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The long-awaited and somewhat delayed TILA-RESPA Integrated Disclosure Rule took effect on October 3. The new rule requires mortgage lenders to use a new, integrated disclosure form and comply with new rules regarding disclosures and timing of the same.

Because of industry pressures, the Integrated Disclosure Rule’s implementation was delayed by two months (the original effective date was August 1). Despite industry concerns regarding the ability to comply with the new rule and possible delays that the new rule would cause for mortgage closings after October 1, the Consumer Financial Protection Bureau (CFPB) declined requests to further delay the rule. In a letter to the industry, CFPB Director Richard Cordray stated that the CFPB recognizes the “substantial resources” that the mortgage industry has had to dedicate to the conversion to the new disclosures, and in initial examinations, CFPB examiners will look for “good-faith efforts” to comply with the rule. According to Director Cordray, examiners will consider a mortgage lender’s

  • implementation plan, including actions to update policies and procedures;
  • training of appropriate staff; and
  • handling of early technical problems and other implementation challenges.

On September 29, four senators and 39 representatives sent a letter to Consumer Financial Protection Bureau (CFPB) Director Richard Cordray expressing concern about the CFPB’s proposed rulemaking for prepaid accounts. (Read our LawFlash discussing the proposed rule.)

The letter specifically identifies four areas of concern:

  • The broad coverage of the proposed rule, which encompasses person-to-person transfers and other transactions where consumers might not necessarily expect protections similar to credit cards and other traditional financial products.
  • The requirement of multiple disclosures, and the lack of usefulness of the long-form disclosure.
  • The implementation deadline—requesting 24 months from the final rule’s publication date instead of the proposed nine-month implementation period.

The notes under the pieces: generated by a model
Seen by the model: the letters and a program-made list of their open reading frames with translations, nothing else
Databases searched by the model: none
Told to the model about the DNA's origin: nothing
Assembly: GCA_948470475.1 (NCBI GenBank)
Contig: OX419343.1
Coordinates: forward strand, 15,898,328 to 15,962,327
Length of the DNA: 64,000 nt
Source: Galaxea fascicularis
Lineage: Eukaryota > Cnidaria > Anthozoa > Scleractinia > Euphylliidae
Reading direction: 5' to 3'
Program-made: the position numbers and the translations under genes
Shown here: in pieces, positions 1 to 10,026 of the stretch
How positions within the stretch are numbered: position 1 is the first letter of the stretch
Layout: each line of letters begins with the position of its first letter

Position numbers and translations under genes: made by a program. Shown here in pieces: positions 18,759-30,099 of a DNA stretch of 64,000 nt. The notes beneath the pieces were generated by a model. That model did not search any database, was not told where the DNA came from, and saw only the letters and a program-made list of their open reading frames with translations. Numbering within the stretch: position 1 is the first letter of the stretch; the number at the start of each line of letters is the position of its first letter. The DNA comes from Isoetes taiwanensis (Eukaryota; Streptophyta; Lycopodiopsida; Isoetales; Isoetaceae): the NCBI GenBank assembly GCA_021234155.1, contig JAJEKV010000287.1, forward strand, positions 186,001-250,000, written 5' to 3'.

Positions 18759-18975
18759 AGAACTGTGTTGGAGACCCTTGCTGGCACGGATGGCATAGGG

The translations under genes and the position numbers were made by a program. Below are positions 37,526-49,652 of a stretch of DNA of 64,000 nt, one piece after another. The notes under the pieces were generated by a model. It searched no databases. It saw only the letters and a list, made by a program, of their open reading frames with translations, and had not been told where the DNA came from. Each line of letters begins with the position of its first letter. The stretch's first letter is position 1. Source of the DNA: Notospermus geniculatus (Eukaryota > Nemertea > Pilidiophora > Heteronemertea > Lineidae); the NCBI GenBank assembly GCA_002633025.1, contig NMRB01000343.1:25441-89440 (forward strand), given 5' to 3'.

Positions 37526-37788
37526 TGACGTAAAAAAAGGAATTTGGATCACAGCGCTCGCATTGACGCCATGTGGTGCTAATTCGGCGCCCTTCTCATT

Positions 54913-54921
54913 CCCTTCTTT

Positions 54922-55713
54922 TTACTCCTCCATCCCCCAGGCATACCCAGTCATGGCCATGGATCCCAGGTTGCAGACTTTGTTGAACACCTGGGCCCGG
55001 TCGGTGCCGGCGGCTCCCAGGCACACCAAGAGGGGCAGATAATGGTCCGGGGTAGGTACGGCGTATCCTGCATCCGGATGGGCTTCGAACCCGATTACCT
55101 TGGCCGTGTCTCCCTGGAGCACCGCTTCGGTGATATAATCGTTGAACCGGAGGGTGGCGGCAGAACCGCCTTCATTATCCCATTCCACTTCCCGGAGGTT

• The effect of the overdraft provisions and whether consumers would be better served by overdrafts that allow for “micro-credit” but are exempt from the requirements of Regulation Z.

The Board of Governors of the Federal Reserve System and the other federal agencies tasked with implementing the Volcker Rule recently released two additional frequently asked questions (FAQs). Both FAQs address compliance obligations with respect to particular exceptions to the Volcker Rule’s proprietary trading prohibition—market-making activity and prime brokerage transactions.

FAQ 17 addresses an aspect of the required compliance program for a trading desk that is engaged in market making–related activity. The FAQ states that a banking entity’s trading desk may rely on objective factors, a shared utility. or a third-party service provider to determine whether an issuer of a security is a covered fund, but such reliance must be incorporated into the banking entity’s written compliance program and be subject to independent testing and audit to ensure efficacy.

FAQ 18 addresses the timing of the annual CEO certification required in connection with permissible prime brokerage transactions. Generally, the first CEO certification (if applicable) should be submitted by March 31, 2016. For covered funds that were sponsored or owned by a banking entity prior to December 31, 2013 (“legacy covered funds”), the first CEO certification (if applicable) should be submitted by March 31 following the end of the relevant conformance period.

Read the new FAQs.

The Office of the Comptroller of the Currency’s (OCC’s) Committee on Bank Supervision has released its Fiscal Year 2016 priorities. Not surprisingly, the top supervision and examination priorities are

  • governance and oversight,
  • credit underwriting and risk, and
  • cybersecurity.

Other priorities include the Bank Secrecy Act/money laundering, operational risk, compliance, interest rate risk, and fair access. The OCC’s expectations under each of the priorities differ for large banks and midsize and community banks. The OCC continues to emphasize compliance with its guidance on third-party relationships. OCC examiners will also begin to use the Federal Financial Institutions Examination Council’s Cybersecurity Assessment Tool released in June 2015 to supplement their exam work.. The Cybersecurity Assessment Tool has caused some concerns among smaller banks for potentially being too rigid.

These supervisory priorities are consistent with the top risks identified in the OCC’s Spring 2015 Semiannual Risk Perspective. All OCC-supervised institutions should be mindful of the 2016 priorities and be prepared for examiners to emphasize each of the categories during the next exam.

Read the OCC Fiscal Year 2016 Operating Plan.